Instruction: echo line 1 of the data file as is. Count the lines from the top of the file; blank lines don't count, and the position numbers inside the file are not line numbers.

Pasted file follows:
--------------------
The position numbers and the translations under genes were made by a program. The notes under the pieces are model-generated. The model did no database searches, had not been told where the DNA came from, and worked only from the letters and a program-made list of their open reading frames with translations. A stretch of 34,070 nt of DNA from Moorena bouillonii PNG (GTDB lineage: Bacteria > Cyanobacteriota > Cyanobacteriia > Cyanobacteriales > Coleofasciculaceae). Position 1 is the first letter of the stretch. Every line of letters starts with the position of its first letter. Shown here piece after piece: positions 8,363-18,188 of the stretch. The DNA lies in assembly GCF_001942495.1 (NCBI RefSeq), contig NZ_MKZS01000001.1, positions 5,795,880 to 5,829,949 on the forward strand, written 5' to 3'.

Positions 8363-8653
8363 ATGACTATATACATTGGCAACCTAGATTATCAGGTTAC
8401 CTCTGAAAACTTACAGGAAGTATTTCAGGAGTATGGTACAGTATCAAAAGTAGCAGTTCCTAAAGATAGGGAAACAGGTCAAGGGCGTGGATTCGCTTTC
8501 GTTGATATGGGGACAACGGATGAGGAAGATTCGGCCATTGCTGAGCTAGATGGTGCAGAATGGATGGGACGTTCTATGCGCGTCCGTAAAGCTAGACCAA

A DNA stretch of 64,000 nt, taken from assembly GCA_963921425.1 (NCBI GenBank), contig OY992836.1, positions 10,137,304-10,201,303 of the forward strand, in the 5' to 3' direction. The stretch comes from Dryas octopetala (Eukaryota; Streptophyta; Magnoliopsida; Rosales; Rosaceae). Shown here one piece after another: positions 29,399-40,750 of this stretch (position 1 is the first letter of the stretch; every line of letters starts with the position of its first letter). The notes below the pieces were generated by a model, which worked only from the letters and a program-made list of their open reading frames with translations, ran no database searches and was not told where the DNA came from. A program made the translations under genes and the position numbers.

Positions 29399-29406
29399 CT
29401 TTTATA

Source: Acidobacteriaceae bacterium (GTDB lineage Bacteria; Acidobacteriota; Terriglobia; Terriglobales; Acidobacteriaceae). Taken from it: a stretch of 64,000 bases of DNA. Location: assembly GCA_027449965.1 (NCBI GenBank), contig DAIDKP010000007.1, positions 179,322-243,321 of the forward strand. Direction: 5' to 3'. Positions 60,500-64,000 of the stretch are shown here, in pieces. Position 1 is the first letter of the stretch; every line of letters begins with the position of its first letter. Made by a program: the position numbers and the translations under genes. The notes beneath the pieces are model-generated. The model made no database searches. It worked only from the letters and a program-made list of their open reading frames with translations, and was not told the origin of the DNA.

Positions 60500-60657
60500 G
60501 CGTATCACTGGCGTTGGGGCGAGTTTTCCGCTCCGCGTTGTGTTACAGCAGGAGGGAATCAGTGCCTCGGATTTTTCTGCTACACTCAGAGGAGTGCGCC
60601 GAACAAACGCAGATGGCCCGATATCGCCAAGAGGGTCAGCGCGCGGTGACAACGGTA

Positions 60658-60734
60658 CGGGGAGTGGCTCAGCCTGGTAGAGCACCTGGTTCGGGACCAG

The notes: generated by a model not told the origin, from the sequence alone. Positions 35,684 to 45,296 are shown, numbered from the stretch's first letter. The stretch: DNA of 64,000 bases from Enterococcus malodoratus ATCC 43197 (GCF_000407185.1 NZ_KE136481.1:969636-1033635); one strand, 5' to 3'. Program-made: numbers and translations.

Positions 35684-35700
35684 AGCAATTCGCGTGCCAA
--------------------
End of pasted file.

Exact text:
The position numbers and the translations under genes were made by a program. The notes under the pieces are model-generated. The model did no database searches, had not been told where the DNA came from, and worked only from the letters and a program-made list of their open reading frames with translations. A stretch of 34,070 nt of DNA from Moorena bouillonii PNG (GTDB lineage: Bacteria > Cyanobacteriota > Cyanobacteriia > Cyanobacteriales > Coleofasciculaceae). Position 1 is the first letter of the stretch. Every line of letters starts with the position of its first letter. Shown here piece after piece: positions 8,363-18,188 of the stretch. The DNA lies in assembly GCF_001942495.1 (NCBI RefSeq), contig NZ_MKZS01000001.1, positions 5,795,880 to 5,829,949 on the forward strand, written 5' to 3'.